COURTESY HONOLULU SYMPHONY
Andreas Delfs is preparing for his second season with the Honolulu Symphony.
Notes on a new season
Symphony’s new season heavy on the Beethoven
STORY SUMMARY »
As far as we know, Honolulu Symphony Orchestra conductor Andreas Delfs' hearing is just fine. Like Ludwig van Beethoven, however, Delfs was born in Germany, made his mark there as a musical "Wunderkind" and then moved away, Ludwig to Vienna, and Andreas to Milwaukee, which is clearly the Vienna of Lake Michigan.
This tenuous connection makes sense when you discover that the Honolulu Symphony's newly announced season is heavy on the Beethoven. Not just the now-annual holiday Ninth Symphony, but the Fifth and the "Eroica" as well, in addition to several more Beethoven-only performances.
It's enough to make a droog drool -- and that's enough vague references to "A Clockwork Orange" for today.
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Season subscribers are guaranteed tickets to two of the four concerts.
"The Eroica Symphony":
Subscription packages to the Halekulani Masterworks are $104 to $740 Season tickets to the Symphony Pops are $126 to $511|
Call the Symphony Box Office, 792-2000, or visit www.honolulusymphony.com
Don't get excited -- "Eroica" is Italian for "heroic," whether it's Beethoven's early and misguided regard for Napoleon or his decision to continue composing despite advancing deafness. Also on the bill: Beethoven's operatic "Leonore Overture No. 3" and pianist John O'Conor playing Piano Concerto No. 3 in C minor, the only piano piece in which Beethoven wandered into minor keys. Andreas Delfs conducts. 8 p.m. March 28
"The Violin Concerto": Beethoven knocked this out at the last minute for the 19th-century equivalent of a benefit concert, and it took a while to become a solid repertoire piece. Violinist Robert McDuffie shows us how it's done, plus there's the overture to Beethoven's opera "Fidelio" and, for good measure, the whole of Symphony No. 7 in A. Andreas Delfs conducts. 4 p.m. March 29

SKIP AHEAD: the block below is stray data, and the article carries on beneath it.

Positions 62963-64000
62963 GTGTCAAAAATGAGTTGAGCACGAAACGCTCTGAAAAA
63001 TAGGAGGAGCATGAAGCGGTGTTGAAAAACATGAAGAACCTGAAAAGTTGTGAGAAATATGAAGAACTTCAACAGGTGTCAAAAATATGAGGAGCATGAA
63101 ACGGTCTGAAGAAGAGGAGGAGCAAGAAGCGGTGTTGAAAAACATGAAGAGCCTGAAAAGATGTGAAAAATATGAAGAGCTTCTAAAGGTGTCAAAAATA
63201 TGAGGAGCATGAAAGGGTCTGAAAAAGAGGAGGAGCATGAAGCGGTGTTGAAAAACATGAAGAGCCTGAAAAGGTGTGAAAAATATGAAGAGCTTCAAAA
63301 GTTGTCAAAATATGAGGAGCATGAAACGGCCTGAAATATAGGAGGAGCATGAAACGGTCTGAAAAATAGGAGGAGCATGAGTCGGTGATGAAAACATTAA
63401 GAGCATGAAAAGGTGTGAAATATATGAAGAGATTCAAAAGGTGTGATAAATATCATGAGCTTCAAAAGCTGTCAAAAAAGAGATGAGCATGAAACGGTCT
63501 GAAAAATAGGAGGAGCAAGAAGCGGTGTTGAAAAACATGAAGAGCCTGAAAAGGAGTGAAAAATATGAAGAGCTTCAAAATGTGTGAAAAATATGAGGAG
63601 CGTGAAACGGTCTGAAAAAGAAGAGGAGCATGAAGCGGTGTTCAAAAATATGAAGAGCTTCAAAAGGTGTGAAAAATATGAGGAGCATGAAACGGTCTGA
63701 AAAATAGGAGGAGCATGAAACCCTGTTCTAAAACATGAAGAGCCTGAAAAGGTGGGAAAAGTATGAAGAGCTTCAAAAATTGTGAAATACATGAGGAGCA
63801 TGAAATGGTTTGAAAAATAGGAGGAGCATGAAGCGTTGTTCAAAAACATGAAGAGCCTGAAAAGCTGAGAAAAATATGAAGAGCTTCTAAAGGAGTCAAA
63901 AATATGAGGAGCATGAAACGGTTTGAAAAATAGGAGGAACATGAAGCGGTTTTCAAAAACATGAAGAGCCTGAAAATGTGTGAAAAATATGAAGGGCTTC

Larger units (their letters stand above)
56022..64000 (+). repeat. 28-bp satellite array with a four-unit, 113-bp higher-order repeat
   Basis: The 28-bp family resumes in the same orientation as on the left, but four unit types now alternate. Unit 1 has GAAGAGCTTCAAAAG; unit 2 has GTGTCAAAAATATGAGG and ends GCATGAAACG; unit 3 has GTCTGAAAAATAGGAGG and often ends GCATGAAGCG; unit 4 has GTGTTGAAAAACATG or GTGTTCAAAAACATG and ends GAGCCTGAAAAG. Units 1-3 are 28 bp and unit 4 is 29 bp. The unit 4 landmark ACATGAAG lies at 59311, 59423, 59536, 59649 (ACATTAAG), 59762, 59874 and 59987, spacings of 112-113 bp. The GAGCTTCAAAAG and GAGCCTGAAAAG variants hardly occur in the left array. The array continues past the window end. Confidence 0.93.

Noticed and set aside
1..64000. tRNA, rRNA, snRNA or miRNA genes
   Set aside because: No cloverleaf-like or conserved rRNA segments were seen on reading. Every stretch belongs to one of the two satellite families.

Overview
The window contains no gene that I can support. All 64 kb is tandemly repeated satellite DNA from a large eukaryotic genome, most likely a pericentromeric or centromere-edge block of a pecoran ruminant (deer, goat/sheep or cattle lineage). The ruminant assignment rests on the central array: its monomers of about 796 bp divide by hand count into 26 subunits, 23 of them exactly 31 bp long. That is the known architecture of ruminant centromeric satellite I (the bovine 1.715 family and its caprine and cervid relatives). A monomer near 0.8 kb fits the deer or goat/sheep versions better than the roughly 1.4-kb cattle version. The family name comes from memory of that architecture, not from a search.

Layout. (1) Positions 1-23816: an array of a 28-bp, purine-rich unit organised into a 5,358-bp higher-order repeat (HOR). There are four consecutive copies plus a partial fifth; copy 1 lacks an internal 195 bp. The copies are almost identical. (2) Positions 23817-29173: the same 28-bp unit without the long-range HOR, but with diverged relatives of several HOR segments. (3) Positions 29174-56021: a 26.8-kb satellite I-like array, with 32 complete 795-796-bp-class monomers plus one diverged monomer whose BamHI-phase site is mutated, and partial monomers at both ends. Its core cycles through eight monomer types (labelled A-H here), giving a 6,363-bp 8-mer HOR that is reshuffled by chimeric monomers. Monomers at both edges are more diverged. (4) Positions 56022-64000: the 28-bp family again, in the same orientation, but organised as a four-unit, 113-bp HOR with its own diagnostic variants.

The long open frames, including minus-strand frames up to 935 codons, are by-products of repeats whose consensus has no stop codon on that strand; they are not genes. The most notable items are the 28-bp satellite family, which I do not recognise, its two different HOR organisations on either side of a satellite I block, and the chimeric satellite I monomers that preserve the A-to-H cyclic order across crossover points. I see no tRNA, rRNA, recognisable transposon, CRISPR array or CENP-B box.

"Beethoven's Fifth Symphony": OK, the dit-dit-dit-dah opening notes are probably the most widely known in all of symphonydom, and the rest continues to be a revelation. Plus, we're talking Beethoven's "Overture to The Creatures of Prometheus" -- his only ballet -- and pianist John O'Conor, violinist Ignace Jang and cellist Yehuda Hanani tag-teaming on Concerto for Violin, Cello and Piano in C. Andreas Delfs conducts. 8 p.m. April 4
"The Pastoral Symphony":
STAR-BULLETIN / 2007
Jorge Garcia: The star of ABC's "Lost" will narrate Prokofiev's "Peter and the Wolf," Dec. 13 and 14.
Beethoven called his sixth symphony "Recollections of Country Life," and he apparently composed it whilst ambling in the Vienna Woods. O'Conor is tapped yet again for the Piano Concerto No. 5 in E-flat, aka the "Emperor" concerto, and the tragic "Coriolan Overture," about a Roman general who kills himself. Andreas Delfs conducts. 4 p.m. April 5
"Beethoven's Ninth": A holiday concert of Beethoven's monumental, final symphony, composed as soaring wings to Friedrich Schiller's poem "Ode to Joy." Symphony No. 9 in D minor was the first time a major composer had used a choral as an equally weighted instrument with an orchestra. It has been called, simply, "one of the highest achievement of man." 8 p.m. Dec. 27
HALEKULANI MASTERWORKS series
Concerts are at 8 p.m. Saturdays and 4 p.m. Sundays:
"Watts Plays Brahms": Pianist Andr Watts and the Honolulu Symphony Chorus join the symphony for three Brahms masterpieces: "Academic Festival Overture," Symphony No. 3 in F and Piano Concerto No. 2. Andreas Delfs conducts. Sept. 6 and 7
"Wagner's 'Ring' Without Words": Violinist Cho-Liang Lin fiddles through Prokofiev's Violin Concerto No. 2 in G minor, bookended by Mussorgsky's "Prelude to Khovantchina 'Dawn on the Moscow River'" and Lorin Maazel's greatest-hits approach to Wagner's "The Rhinegold," "The Valkyrie," "Siegfried" and "Twilight of the Gods." Andreas Delfs conducts. Sept. 13 and 14
"American in Paris":
STAR-BULLETIN / 2007
Andr Watts: The renowned pianist opens the Masterworks season Sept. 6 and 7.
Although George Gershwin's monumental take on the bohemian charms of Paris isn't quite as American as freedom fries, Aaron Copland's "Appalachian Spring" surely is. In between, it's cello virtuoso Alisa Weilerstein performing Samuel Barber's Cello Concerto and a modern piece, John Adams' "Slonimsky's Earbox." David Alan Miller conducts. Oct. 10 and 11